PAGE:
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Bipolar disorder (BD) and obsessive compulsive disorder (OCD) are prevalent, comorbid, and disabling conditions, often characterized by early onset and chronic course. When comorbid, OCD and BD can determine a more pernicious course of illness, posing therapeutic challenges for clinicians. Available reports on prevalence and clinical characteristics of comorbidity between BD and OCD showed mixed results, likely depending on the primary diagnosis of analyzed samples.
We assessed prevalence and clinical characteristics of BD comorbidity in a large international sample of patients with primary OCD (n = 401), through the International College of Obsessive–Compulsive Spectrum Disorders (ICOCS) snapshot database, by comparing OCD subjects with vs without BD comorbidity.
Among primary OCD patients, 6.2% showed comorbidity with BD. OCD patients with vs without BD comorbidity more frequently had a previous hospitalization (p < 0.001) and current augmentation therapies (p < 0.001). They also showed greater severity of OCD (p < 0.001), as measured by the Yale–Brown Obsessive Compulsive Scale (Y-BOCS).
These findings from a large international sample indicate that approximately 1 out of 16 patients with primary OCD may additionally have BD comorbidity along with other specific clinical characteristics, including more frequent previous hospitalizations, more complex therapeutic regimens, and a greater severity of OCD. Prospective international studies are needed to confirm our findings.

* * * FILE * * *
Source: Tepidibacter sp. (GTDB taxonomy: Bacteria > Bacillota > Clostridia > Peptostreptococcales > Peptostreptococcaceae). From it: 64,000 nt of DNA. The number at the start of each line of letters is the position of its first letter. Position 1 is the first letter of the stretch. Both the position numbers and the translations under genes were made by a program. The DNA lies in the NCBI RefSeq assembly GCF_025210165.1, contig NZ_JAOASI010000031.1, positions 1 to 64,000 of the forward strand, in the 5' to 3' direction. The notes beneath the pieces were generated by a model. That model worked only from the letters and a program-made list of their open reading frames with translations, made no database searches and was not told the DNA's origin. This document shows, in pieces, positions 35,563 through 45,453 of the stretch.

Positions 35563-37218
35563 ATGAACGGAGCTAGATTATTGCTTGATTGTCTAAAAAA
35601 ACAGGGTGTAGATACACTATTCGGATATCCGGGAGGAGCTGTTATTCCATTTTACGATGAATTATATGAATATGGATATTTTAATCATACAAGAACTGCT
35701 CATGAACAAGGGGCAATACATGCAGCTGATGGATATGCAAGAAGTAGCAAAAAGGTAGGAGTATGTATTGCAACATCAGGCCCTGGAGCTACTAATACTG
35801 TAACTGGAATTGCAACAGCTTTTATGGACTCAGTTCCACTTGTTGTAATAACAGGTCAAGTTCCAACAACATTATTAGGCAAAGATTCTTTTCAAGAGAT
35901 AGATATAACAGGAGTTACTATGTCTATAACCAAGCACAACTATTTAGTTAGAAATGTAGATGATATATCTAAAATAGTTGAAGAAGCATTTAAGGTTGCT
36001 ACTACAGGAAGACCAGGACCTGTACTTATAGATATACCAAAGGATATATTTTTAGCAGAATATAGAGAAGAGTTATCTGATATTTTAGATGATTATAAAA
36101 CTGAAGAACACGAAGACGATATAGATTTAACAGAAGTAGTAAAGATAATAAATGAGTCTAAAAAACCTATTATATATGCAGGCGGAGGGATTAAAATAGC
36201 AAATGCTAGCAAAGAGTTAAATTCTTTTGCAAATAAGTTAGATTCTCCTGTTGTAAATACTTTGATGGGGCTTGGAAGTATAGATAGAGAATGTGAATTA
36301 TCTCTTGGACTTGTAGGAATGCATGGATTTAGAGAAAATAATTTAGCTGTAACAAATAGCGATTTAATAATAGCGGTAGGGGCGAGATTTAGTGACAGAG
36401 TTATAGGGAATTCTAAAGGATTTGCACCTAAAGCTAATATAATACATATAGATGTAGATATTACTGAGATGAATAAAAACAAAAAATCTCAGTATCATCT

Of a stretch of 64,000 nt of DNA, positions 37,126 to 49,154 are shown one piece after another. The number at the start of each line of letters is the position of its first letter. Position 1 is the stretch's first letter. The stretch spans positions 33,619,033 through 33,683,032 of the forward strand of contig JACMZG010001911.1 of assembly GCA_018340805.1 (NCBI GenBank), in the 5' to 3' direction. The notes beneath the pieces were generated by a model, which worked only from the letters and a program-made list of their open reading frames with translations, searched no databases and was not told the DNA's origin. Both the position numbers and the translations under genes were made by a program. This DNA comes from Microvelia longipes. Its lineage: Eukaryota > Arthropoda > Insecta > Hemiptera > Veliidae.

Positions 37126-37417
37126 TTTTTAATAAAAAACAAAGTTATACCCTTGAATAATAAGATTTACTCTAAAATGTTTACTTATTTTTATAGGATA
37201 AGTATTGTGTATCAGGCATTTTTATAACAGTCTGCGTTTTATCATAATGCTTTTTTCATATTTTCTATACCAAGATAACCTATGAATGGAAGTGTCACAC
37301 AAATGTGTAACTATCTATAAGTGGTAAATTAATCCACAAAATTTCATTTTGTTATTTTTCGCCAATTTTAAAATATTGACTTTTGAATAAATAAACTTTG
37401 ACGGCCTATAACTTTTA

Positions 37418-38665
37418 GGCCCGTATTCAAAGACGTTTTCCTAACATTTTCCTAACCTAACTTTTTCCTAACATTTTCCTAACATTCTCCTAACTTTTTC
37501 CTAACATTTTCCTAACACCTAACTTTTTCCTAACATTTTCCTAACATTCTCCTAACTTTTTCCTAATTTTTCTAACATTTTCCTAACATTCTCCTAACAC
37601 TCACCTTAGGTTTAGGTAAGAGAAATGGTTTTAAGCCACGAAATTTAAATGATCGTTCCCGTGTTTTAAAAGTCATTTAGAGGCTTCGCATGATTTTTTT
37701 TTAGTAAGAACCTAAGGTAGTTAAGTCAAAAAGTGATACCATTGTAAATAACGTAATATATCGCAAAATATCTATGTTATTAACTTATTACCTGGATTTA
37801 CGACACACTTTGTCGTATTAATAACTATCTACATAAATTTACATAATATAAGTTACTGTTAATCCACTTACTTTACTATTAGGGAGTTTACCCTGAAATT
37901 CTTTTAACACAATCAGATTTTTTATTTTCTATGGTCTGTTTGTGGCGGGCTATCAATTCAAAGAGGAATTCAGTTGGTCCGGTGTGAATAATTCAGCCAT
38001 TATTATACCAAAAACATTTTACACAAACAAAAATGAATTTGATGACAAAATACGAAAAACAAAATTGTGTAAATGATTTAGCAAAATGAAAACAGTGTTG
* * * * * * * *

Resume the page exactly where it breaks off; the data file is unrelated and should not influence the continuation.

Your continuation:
Psychiatric disorders are often considered the leading cause of violence. This may be due to a stereotype created by media and general opinion.
The Modified Overt Aggression Scale (MOAS) was used to evaluate the severity of aggressive and violent behaviors in 400 patients who attended a post-acute psychiatric service in Milan from 2014 to 2016 and suffered from different psychiatric disorders. The psychopathological clinical picture was evaluated by Clinical Global Impression (CGI). The study also assessed the possible correlation between epidemiologic and sociodemographic factors, clinical variables, and aggression and violence.
Of the total number of subjects, 21.50% showed a MOAS score >0, 11.50% presented mild aggression (0–10 MOAS weighted score), 9% moderate aggression (11–20), and 1% severe aggression (MOAS >20). With respect to violent behaviors, 16% of patients showed a score >0 in one MOAS subscale other than verbal aggression according to violence definition. The severity of clinical picture seemed to be related to higher weighted MOAS score. Multivariate testing of different sociodemographic and clinical variables showed that violence was related to unemployment status, and significantly correlated to compulsory admission (TSO), suicide attempts (TS), and personality disorders, while the severity of clinical psychiatric picture seemed to play a secondary role.
Results have shown that personality disorders and sociodemographic factors, including economic factors, seem to be major determinants of violence among patients diagnosed with mental disorders.
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